Etymology
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outflow (n.)

1869, "act or fact of flowing out, a flowing out or forth;" 1875, "that which flows out," from out- + flow (n.).

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mellifluent (adj.)

"flowing like honey, smoothly or sweetly flowing," c. 1600, from French mellifluent and directly from Late Latin mellifluentem (nominative mellifluens), related to mellifluus (see mellifluous). Related: Mellifluence.

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mellifluous (adj.)

early 15c., "sweet as honey, pleasing, sweetly or smoothly flowing" (of an odor, a style of speaking or writing, etc.), from Late Latin mellifluus "flowing with (or as if with) honey," from Latin mel (genitive mellis) "honey" (related to Greek meli "honey;" from PIE root *melit- "honey") + -fluus "flowing," from fluere "to flow" (see fluent). Related: Melifluously; melifluousness.

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interflow (n.)
"a flowing into each other," 1839, from inter- + flow (n.).
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alluvial (adj.)
"deposited by flowing water," 1794; see alluvium + -al (1).
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fluid (adj.)

early 15c., "liquid, capable of flowing," from Old French fluide (14c.) and directly from Latin fluidus "fluid, flowing, moist," from fluere "to flow" (see fluent). Figurative use, of non-material things, "not fixed or rigid," from 1640s. Related: Fluidly.

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influent (adj.)
mid-15c., "abundant, flowing in," in reference to occult power of the stars, etc., also of grace, from Latin influentem (nominative influens) "flowing in," present participle of influere "to flow in" (see influence (n.)). Also occasionally in the sense "influential" (1630s).
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reflux (n.)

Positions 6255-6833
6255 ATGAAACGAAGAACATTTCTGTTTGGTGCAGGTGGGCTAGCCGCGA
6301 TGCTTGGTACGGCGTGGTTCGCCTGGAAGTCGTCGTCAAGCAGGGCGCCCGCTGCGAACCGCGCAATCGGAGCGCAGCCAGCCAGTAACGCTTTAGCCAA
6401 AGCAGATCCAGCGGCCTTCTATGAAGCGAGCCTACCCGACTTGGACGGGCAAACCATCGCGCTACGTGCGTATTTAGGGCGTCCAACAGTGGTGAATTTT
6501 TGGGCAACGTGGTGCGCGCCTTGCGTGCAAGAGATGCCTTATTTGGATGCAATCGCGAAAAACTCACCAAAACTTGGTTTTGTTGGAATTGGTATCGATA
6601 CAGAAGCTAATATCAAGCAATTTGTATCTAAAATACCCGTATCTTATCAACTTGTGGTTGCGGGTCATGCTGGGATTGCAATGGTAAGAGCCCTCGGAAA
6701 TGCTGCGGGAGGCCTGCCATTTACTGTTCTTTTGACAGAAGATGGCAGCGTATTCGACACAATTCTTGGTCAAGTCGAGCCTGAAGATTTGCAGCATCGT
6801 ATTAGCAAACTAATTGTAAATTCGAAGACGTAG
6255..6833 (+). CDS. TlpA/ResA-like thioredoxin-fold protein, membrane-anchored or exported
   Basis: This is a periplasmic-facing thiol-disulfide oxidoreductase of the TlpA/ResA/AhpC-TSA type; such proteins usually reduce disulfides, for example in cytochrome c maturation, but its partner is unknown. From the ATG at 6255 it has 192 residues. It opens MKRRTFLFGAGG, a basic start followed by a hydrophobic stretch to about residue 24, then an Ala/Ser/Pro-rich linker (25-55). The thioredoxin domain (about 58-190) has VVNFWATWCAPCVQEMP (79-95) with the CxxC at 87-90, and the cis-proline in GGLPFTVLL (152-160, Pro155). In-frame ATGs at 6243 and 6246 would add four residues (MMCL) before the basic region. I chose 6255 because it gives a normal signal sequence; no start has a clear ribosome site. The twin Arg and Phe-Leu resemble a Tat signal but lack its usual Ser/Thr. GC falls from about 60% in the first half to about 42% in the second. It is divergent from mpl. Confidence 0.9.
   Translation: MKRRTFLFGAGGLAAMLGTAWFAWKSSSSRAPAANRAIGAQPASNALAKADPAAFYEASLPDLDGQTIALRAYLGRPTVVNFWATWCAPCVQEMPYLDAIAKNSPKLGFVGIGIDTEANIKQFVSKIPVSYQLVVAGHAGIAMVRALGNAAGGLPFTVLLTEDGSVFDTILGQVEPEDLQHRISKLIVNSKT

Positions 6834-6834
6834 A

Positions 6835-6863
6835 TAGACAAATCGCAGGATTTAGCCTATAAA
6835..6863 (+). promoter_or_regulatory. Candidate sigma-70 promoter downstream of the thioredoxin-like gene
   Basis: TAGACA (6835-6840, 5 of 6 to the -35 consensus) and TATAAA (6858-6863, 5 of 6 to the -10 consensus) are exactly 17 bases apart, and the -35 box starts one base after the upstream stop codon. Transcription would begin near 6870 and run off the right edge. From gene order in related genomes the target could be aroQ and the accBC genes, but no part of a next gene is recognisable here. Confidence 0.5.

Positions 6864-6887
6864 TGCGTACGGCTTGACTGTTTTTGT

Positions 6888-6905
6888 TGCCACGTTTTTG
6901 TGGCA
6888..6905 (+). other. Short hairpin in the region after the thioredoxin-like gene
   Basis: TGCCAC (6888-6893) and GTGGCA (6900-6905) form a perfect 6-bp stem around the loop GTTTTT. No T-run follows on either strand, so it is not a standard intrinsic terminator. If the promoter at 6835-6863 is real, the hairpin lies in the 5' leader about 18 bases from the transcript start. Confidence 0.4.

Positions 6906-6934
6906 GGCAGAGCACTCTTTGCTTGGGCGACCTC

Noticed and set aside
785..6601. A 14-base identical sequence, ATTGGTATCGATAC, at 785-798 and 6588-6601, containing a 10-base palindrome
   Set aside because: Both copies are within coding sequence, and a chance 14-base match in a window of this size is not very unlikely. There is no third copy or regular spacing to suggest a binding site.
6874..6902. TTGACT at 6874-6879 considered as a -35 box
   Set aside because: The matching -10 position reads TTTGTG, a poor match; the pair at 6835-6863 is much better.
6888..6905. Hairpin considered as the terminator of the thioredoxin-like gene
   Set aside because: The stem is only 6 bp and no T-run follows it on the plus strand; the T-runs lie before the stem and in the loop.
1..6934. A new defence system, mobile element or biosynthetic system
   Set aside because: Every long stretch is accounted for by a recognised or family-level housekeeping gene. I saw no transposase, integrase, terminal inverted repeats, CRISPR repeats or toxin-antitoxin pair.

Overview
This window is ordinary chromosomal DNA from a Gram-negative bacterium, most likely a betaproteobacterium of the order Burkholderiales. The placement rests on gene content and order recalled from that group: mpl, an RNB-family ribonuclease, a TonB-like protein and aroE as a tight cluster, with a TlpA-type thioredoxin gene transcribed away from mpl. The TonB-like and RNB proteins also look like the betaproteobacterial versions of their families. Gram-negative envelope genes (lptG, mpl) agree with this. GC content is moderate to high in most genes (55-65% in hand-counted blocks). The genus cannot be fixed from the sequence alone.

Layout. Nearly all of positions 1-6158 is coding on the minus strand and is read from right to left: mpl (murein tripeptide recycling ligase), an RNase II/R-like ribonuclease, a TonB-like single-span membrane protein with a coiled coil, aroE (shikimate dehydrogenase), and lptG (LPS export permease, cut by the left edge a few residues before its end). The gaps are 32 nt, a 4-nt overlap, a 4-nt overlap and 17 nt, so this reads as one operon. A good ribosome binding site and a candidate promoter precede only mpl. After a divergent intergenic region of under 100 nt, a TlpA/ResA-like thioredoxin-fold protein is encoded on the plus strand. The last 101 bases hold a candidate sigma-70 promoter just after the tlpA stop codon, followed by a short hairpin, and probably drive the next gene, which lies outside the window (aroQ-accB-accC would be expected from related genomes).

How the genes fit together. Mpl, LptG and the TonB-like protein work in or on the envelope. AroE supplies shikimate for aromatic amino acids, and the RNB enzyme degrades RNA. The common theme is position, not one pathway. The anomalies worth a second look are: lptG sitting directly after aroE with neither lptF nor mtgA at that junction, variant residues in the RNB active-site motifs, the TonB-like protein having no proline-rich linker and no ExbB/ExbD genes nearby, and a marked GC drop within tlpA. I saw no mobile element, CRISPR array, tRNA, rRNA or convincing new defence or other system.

early 15c., "a flowing back" (of the sea, etc.), "ebb tide," also figurative of instability, from Medieval Latin refluxus, from Latin re- "back, again" (see re-) + fluxus "a flowing," from fluere "to flow" (see fluent). Digestive sense is recorded from 1937; reflux-valve is attested by 1853.

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effluence (n.)
c. 1600, "that which flows out;" 1620s, "act of flowing out," from Late Latin effluentia, from Latin effluentem (nominative effluens) "flowing out," present participle of effluere "to flow out," from assimilated form of ex "out" (see ex-) + fluere "to flow" (see fluent). Related: Effluency.
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affluence (n.)

mid-14c., "a plentiful flowing, an abundant supply," from Old French affluence, from Latin affluentia "affluence, abundance," literally "a flowing to," abstract noun from affluentem (nominative affluens) "flowing toward; abounding, rich, copious" (see affluent). The notion in the figurative Latin sense is of "a plentiful flow" of the gifts of fortune, hence "wealth, abundance of earthly goods," a sense attested in English from c. 1600. Latin affluentia is glossed in Ælfric's vocabulary (late Old English) by oferflowendnys.

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